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Scientists 'bend' elastic waves with new metamaterials that could have commercial applications


Materials could benefit imaging and military enhancements such as elastic cloaking

Sound waves passing through the air, objects that break a body of water and cause ripples, or shockwaves from earthquakes all are considered "elastic" waves. These waves travel at the surface or through a material without causing any permanent changes to the substance's makeup.

Huang developed a metamaterial that refracts acoustic and elastic waves creating possible applications in super-imaging devices.

Credit: Shelby Kardell

Now, engineering researchers at the University of Missouri have developed a material that has the ability to control these waves, creating possible medical, military and commercial applications with the potential to greatly benefit society.

"Methods of controlling and manipulating subwavelength acoustic and elastic waves have proven elusive and difficult; however, the potential applications--once the methods are refined--are tremendous," said Guoliang Huang, associate professor of mechanical and aerospace engineering in the College of Engineering at MU.

"Our team has developed a material that, if used in the manufacture of new devices, could have the ability to sense sound and elastic waves. By manipulating these waves to our advantage, we would have the ability to create materials that could greatly benefit society--from imaging to military enhancements such as elastic cloaking--the possibilities truly are endless."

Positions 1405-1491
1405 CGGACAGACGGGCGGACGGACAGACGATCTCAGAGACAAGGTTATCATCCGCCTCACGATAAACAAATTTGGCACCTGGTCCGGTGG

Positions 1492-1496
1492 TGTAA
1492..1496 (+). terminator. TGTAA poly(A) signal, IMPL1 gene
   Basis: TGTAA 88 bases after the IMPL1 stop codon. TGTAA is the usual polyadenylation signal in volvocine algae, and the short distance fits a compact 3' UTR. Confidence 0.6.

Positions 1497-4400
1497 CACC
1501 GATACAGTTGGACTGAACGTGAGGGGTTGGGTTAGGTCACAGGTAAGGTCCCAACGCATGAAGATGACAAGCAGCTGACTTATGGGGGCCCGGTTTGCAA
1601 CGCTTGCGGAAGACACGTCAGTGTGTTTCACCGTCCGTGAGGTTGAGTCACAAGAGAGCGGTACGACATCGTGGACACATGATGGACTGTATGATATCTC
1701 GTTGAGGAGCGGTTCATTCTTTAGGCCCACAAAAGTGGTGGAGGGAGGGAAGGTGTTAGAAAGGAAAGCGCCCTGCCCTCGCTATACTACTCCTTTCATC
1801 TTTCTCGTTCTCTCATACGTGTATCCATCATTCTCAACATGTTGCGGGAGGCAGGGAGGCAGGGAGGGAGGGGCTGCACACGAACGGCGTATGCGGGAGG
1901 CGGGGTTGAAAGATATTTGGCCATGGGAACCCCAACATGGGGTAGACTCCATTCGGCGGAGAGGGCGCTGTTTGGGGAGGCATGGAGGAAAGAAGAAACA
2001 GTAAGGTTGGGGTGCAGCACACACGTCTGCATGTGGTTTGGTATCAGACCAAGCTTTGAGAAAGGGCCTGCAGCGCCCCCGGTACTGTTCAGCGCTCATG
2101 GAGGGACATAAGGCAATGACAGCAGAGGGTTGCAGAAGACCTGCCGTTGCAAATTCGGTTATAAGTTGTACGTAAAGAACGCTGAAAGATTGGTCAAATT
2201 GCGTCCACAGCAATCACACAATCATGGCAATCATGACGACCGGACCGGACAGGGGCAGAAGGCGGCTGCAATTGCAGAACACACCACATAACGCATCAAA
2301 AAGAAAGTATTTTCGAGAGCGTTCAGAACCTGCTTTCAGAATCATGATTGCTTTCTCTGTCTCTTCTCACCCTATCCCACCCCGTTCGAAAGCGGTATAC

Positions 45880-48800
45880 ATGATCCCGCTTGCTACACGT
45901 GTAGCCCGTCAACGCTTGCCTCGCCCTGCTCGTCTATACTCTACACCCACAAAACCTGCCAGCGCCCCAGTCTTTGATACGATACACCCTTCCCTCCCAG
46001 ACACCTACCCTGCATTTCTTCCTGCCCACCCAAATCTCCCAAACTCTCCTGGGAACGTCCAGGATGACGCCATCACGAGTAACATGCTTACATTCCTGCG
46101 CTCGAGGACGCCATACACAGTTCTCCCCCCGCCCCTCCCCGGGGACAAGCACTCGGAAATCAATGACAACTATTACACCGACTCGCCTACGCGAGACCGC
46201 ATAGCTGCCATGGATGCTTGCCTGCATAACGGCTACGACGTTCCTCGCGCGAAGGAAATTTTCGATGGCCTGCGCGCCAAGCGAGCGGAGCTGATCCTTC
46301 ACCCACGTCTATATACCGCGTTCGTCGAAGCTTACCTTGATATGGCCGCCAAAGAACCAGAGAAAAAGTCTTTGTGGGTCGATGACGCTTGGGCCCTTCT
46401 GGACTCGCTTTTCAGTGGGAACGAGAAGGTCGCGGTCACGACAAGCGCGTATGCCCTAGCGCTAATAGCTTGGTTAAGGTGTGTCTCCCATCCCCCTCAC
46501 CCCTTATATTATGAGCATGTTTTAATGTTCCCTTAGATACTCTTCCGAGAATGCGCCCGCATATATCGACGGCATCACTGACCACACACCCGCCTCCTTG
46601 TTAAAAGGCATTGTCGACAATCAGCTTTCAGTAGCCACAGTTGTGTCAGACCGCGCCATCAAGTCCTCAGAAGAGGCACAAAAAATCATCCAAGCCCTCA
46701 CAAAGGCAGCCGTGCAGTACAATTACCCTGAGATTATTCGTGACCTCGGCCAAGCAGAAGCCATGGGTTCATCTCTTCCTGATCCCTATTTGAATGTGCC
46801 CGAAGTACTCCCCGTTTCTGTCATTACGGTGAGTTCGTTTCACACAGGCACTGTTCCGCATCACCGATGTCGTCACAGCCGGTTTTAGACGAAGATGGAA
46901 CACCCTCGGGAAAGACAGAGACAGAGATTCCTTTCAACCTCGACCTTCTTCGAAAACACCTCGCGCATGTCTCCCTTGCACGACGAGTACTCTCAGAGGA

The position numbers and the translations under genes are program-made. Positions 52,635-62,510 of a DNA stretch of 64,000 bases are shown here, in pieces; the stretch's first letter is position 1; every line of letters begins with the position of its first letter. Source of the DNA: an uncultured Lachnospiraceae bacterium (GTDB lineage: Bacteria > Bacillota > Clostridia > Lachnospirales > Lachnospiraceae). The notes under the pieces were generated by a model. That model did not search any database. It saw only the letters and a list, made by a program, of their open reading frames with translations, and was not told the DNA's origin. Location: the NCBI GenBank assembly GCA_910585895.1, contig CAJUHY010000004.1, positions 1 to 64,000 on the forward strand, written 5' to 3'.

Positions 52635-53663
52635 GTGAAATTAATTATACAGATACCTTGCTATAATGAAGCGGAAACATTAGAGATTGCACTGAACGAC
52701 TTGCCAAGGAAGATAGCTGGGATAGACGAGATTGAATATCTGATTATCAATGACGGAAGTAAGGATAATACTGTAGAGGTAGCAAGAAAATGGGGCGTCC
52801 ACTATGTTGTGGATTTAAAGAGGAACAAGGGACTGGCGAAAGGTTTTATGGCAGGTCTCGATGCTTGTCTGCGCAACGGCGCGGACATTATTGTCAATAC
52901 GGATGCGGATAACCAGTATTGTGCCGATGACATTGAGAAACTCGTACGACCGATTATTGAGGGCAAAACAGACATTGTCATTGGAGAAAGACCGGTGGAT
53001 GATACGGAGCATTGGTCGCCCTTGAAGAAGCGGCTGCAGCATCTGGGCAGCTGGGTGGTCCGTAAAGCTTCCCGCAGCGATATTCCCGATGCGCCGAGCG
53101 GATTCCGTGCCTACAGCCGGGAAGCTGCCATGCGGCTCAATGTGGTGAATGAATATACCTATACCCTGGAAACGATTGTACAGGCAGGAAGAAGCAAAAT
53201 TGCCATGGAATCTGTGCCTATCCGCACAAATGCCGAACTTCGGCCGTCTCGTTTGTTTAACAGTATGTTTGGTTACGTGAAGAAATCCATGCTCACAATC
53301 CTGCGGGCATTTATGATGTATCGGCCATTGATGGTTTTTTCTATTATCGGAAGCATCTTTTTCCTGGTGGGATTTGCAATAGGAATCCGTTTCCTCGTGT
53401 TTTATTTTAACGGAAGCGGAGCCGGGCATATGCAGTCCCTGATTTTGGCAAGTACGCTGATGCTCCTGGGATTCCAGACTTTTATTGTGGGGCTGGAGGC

In the past, scientists have used a combination of materials such as metal and rubber to effectively 'bend' and control waves. Huang and his team designed a material using a single component: steel. The engineered structural material possesses the ability to control the increase of acoustical or elastic waves. Improvements to broadband signals and super-imaging devices also are possibilities.

The material was made in a single steel sheet using lasers to engrave "chiral," or geometric microstructure patterns, which are asymmetrical to their mirror images (see photo). It's the first such material to be made out of a single medium. Huang and his team intend to introduce elements they can control that will prove its usefulness in many fields and applications.

"In its current state, the metal is a passive material, meaning we need to introduce other elements that will help us control the elastic waves we send to it," Huang said. "We're going to make this material much more active by integrating smart materials like microchips that are controllable. This will give us the ability to effectively 'tune in' to any elastic sound or elastic wave frequency and generate the responses we'd like; this manipulation gives us the means to control how it reacts to what's surrounding it."

Going forward, Huang said there are numerous possibilities for the material to control elastic waves including super-resolution sensors, acoustic and medical hearing devices, as well as a "superlens" that could significantly advance super-imaging, all thanks to the ability to more directly focus the elastic waves.

The research began five years ago during Huang's tenure at the University of Arkansas-Little Rock and was funded by a grant from the U.S. Air Force Office of Scientific Research. Byung-Lip (Les) Lee served as program manager. The study, "Negative refraction of elastic waves at the deep-subwavelength scale in a single-phase metamaterial," recently was published in Nature Communications.

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